After a long day of classes, senior Mariah Hamm opens the door to 405 Graham Ave. Awaiting her is a set of two bare staircases, but at the bottom sits her sanctuary.
A basic gym. Filled with squat racks, benches, machines and free weights, but for Hamm this place feels like home.
It’s a place she’s dedicated nearly a decade of sweat, determination and focus to. A place filled with sweet victories and daunting defeats. A place that ultimately continues to change her life.
After using her ID to enter, the former two-time high school state champion returns to her place of practice at 3D Fitness and is ready to begin her training for the world championships.
The small rectangular shaped weight room doesn’t have a window to the outside world but it is where one of the most accomplished powerlifters in the world trains.
Three weeks ago, Hamm, an art major, was in Atlanta winning her third collegiate national championship. There she broke collegiate and junior American records in both squat and bench press. She also set a new American total record of 1290 pounds in the 84 kilogram weight class.
At these meets, the amount of weight competitors lift in the bench press, squat and deadlift are combined together, and the lifter with the highest amount of total weight wins.
In her third year as a member of the national team, the five-foot-five athlete returned home after taking first and setting four records.
Dominating the powerlifting scene isn’t new to Hamm as she won two state championships before graduating from Osceola High School in 2011.
But like all the greats, she didn’t start at the top.
Hamm said she credits her success to a rigorous training schedule, a talented high school coaching staff and believing in herself
“A lot of the times it is all mental, and you can do the weight, but it’s just in your head,” Hamm said. “It’s pretty insane the things you end up doing that you didn’t think you could do. I didn’t think I’d squat 503 pounds.”
In the summer of 2013 Hamm found somebody who believes her just as she believes in herself, and the two have been training together ever since.
Justin Nelson, a 2013 graduate of UW-Eau Claire, and former state champion and national competitor, said Hamm asked for help preparing for an upcoming competition. The two knew each other through the sport prior to becoming partners, but they had never trained together.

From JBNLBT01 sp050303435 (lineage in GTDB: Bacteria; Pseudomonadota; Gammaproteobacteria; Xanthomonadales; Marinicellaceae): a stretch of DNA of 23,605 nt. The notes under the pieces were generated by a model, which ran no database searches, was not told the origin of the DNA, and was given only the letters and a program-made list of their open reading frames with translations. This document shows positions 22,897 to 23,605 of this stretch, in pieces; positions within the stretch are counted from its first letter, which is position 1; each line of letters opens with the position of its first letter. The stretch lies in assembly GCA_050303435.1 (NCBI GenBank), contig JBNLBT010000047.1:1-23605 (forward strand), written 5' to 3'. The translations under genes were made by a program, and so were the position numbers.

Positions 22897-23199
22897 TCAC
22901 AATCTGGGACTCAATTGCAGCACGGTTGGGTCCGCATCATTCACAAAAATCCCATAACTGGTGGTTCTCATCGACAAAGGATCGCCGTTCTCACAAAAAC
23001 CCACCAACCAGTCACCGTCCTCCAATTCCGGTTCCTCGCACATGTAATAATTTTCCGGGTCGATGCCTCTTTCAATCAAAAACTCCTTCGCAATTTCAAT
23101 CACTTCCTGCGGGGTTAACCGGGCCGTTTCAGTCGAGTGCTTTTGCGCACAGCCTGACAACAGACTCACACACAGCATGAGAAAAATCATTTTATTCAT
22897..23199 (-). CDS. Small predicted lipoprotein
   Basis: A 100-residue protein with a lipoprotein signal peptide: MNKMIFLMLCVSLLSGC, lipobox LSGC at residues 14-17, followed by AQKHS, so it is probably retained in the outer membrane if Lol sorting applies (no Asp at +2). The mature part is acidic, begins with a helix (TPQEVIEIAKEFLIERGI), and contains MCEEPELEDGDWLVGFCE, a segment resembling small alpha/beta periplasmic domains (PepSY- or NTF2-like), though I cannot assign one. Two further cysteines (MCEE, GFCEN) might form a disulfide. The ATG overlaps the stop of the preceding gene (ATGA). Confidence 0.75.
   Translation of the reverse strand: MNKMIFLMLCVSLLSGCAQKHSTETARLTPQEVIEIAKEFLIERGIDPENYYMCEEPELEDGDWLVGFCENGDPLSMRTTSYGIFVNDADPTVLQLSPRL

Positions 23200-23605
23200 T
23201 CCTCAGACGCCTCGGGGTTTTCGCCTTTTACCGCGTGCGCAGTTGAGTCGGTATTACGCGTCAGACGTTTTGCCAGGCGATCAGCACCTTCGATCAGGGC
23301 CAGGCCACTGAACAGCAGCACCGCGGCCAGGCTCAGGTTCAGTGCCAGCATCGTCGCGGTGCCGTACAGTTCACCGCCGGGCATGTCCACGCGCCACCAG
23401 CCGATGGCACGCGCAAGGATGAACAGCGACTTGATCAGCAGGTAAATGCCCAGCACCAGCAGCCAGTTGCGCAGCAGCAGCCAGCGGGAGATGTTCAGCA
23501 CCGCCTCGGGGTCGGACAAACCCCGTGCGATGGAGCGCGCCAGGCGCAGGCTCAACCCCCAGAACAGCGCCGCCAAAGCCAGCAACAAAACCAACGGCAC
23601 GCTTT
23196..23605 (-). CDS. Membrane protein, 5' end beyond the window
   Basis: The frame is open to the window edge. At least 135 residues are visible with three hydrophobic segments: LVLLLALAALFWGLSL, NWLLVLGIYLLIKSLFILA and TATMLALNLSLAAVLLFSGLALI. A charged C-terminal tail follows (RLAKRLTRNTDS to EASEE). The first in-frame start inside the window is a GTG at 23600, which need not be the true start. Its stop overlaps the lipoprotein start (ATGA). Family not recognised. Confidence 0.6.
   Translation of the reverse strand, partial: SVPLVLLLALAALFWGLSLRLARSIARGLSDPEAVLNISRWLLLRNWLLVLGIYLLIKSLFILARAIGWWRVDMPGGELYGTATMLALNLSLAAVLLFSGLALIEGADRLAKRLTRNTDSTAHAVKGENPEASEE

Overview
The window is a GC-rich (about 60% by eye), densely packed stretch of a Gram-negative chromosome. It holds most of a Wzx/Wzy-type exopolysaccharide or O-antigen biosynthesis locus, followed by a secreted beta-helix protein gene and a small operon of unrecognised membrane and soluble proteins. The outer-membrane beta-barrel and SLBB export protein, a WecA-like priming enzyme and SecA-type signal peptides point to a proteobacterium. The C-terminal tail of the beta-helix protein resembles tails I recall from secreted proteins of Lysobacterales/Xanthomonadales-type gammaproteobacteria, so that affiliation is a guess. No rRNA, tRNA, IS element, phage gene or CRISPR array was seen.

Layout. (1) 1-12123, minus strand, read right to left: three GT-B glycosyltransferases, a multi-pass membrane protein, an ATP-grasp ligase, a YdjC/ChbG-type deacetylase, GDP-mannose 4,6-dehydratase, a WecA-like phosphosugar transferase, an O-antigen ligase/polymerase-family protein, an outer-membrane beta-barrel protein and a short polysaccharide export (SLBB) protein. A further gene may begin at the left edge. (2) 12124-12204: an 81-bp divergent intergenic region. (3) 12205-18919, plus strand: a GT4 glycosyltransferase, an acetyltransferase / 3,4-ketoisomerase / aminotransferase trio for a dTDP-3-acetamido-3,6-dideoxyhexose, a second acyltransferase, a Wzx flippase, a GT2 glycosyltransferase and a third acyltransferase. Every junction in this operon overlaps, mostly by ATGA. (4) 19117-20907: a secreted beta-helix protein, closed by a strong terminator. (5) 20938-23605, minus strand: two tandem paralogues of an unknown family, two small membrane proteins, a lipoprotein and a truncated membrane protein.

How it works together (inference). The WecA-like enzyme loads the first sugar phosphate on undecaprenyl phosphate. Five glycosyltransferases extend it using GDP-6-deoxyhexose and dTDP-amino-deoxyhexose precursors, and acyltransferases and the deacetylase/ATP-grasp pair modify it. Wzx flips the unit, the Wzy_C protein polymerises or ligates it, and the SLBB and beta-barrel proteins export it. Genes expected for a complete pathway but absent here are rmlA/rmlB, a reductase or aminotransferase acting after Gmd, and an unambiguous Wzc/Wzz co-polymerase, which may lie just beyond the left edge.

Hamm was already on the world stage before working with Nelson, but he said their partnership is mutually beneficial as the two continually push each other to new physical limits.
“Being able to see her success with the time and commitment we both put in to her training and getting her to improve is rewarding,” Nelson said. “Seeing that it is actually paying off because what we are doing is clearly working to some degree.”
A typical week for the two trainers includes squatting and other leg workouts on Mondays, bench pressing two times a week and deadlifting on Fridays. The limited rest the two get is what keeps Hamm at the top of the sport.
Nelson said Hamm’s desire to improve is unmatched. She is a level headed competitor that is capable of handling the adversity of long grueling workouts, and the competition of top tier talent.
“She just has something about her and really it is her dedication,” Nelson said. “Very few athletes or even people have it. It is hard to devote so much of your time in your life to powerlifting because it is more than just sport, it is a lifestyle.”
Hamm is embracing the powerlifting lifestyle, but said she doesn’t compete for the recognition or air-time. Instead, Hamm said she uses her skills to give back to youth interested in lifting weights.
Two years ago, Hamm joined North High School’s powerlifting coaching staff, working with Nelson as an assistant coach.
Just as the two found national success of their own, they’ve helped train a new national competitor in Sam Kroll, a junior at North.
Kroll squatted 330 pounds and set a national record in bench press of 210 pounds.
Hamm said she hopes to help Kroll and any other North powerlifters continue in the sport after they graduate.
As Hamm trains her team at North, she is also preparing for the next world competition at the International Powerlifting Federation Junior and Sub Junior World Championships, and this meet is likely far from her last.
“You aren’t really a good lifter till you’re like 30 or 35 is your prime age,” Hamm said. “So I would like to continue lifting until I am dead.”